Read more.
  • EU CCP Recovery and Resolution Regulation Published
    01/22/2021

    The EU Regulation on the recovery and resolution of CCPs has been published in the Official Journal of the European Union. The Regulation sets out the rules and procedures for the recovery and resolution of EU CCPs authorized under the European Market Infrastructure Regulation. The aim of the Regulation is the establishment of a framework for the orderly recovery of a CCP through implementation of recovery plans. A CCP's recovery plan will form part of its operational rules, which are agreed with its clearing members. A CCP's operating rules must also ensure the enforceability of the recovery measures outlined in the recovery plan, including to contracts or assets governed by the law of a third country or to third-country entities.

    If the recovery measures do not restore the CCP's viability, the CCP's resolution authority will have the power to take action to ensure the continuity of the CCP's critical functions and, if needed, resolve the CCP. This includes setting up bridge CCPs. In the event of losses arising under a resolution, these will be borne by a CCP's owners, creditors and counterparties in line with the hierarchy of claims in insolvency. The CCP recovery and resolution framework would apply to all CCPs established in the EU. It is not proposed that the recovery and resolution framework would apply to the wider group of a CCP.

    Read more.
  • European Commission Publishes New EU Cybersecurity Strategy
    12/16/2020

    The European Commission and High Representative of the Union for Foreign Affairs and Security Policy have published details of a new EU Cybersecurity strategy, which aims to enhance the EU's resilience to cyber threats and build a cybersecure digital transformation. The overall strategy is set out in a Communication, which is accompanied by two legislative proposals. The first legislative proposal is for a new EU Directive on the resilience of critical entities (the proposed CER Directive), which will enhance and repeal the existing 2008 European Critical Infrastructure Directive (Council Directive 2008/114/EC). The second proposal is for a new Directive on cybersecurity across the EU (NIS2), which would augment and repeal the existing NIS Directive (Directive (EU) 2016/1148). The Commission consulted earlier this year on proposals for each of these legislative proposals.

    Read more.
  • UK Government Seeks Input on UK Framework for Cross-Border Financial Services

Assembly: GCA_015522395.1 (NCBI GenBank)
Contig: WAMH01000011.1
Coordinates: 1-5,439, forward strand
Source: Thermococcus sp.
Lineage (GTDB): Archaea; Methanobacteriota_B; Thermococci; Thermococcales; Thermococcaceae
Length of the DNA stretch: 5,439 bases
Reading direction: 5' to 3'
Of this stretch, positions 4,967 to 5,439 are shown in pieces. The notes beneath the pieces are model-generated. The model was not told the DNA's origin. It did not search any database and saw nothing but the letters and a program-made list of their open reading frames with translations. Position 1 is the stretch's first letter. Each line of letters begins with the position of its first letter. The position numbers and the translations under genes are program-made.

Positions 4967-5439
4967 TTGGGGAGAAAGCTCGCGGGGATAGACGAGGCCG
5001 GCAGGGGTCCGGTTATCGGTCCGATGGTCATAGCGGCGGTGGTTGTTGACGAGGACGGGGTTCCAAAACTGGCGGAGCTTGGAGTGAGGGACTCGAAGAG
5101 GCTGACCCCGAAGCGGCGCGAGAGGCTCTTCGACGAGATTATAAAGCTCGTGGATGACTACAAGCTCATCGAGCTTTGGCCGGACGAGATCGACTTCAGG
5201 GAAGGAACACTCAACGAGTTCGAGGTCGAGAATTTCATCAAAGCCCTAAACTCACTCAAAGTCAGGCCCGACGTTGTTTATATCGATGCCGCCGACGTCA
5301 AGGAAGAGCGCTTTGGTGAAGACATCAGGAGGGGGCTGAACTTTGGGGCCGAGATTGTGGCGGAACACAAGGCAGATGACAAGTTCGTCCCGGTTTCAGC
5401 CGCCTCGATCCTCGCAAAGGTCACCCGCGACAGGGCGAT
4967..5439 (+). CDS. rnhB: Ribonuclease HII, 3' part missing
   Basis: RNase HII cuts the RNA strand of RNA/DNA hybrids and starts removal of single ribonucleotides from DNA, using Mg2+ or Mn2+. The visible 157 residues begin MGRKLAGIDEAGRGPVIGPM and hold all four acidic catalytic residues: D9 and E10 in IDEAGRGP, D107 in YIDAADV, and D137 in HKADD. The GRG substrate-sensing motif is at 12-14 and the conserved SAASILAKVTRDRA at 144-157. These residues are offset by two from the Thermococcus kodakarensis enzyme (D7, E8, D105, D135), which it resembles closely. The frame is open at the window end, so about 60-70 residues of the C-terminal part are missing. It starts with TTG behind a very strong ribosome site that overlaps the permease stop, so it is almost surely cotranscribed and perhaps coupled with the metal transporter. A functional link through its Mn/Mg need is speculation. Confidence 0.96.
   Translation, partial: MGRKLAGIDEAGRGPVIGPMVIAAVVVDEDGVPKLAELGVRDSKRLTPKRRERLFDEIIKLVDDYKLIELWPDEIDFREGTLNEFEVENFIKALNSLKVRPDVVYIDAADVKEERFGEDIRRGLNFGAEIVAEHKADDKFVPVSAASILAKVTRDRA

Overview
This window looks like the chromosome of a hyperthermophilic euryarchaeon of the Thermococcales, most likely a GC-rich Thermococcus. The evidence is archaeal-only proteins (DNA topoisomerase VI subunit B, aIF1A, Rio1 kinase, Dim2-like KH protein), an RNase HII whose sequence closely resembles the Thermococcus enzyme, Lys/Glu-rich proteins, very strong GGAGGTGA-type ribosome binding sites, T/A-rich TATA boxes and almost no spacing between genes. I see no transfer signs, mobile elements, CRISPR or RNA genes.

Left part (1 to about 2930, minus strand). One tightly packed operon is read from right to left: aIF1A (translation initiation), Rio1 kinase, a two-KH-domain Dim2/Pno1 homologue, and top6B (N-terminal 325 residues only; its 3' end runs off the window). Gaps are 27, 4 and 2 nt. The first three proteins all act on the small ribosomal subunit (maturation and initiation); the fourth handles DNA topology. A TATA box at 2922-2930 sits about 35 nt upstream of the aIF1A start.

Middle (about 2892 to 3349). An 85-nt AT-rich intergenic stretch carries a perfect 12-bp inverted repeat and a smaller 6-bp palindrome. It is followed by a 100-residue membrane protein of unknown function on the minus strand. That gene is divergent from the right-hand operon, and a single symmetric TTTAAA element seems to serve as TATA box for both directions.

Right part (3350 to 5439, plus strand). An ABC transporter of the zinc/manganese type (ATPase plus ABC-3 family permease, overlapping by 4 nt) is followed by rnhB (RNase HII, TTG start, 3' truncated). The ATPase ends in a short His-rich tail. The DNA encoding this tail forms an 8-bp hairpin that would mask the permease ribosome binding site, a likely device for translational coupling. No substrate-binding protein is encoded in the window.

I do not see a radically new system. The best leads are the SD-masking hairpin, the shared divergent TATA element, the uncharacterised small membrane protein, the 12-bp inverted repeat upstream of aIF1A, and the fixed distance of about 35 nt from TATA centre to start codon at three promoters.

12/15/2020

    HM Treasury has launched a call for evidence on the U.K.'s framework for cross-border financial services. HM Treasury is considering policy approaches for ensuring the U.K. framework is fit for the future given the U.K.'s exit from the EU, including consideration of how effective and proportionate regulation can support attracting investment and liquidity to the U.K. Responses to the consultation may be submitted until March 11, 2021.

    Read more.
  • European Commission Consults on Central Securities Depositories Regulation
    12/08/2020

    The European Commission has launched a consultation on proposals to improve securities settlement in the EU and on central securities depositories. The EU Central Securities Depositaries Regulation provides a harmonized regulatory and prudential regime for CSDs and increases the robustness and resilience of securities settlement arrangements. There is a single market for CSD services across the EU and a third-country equivalence regime for CSDs. Responses to the consultation can be submitted until February 2, 2021.

    Read more.
  • Financial Stability Board Issues Final Guidance on Financial Resources for CCP Resolution
    11/16/2020

    The Financial Stability Board has issued a final report and guidance on financial resources to support CCP resolution and on the treatment of CCP equity in resolution. The FSB consulted on the guidance in 2018, stating that, in its view, further evidenced-based guidance was needed to develop the guidance, such as the practical experience of resolution planning that resolution authorities and Crisis Management Groups have gained.

    Read more.
  • EU Authority Updates Statements on Reporting Obligations Post-Brexit Transitional Period
    11/10/2020

    The European Securities and Markets Authority has published updated statements regarding the end of the Brexit transition period on December 31, 2020. 

    Read more.
  • UK Grants Equivalence to EEA CCPs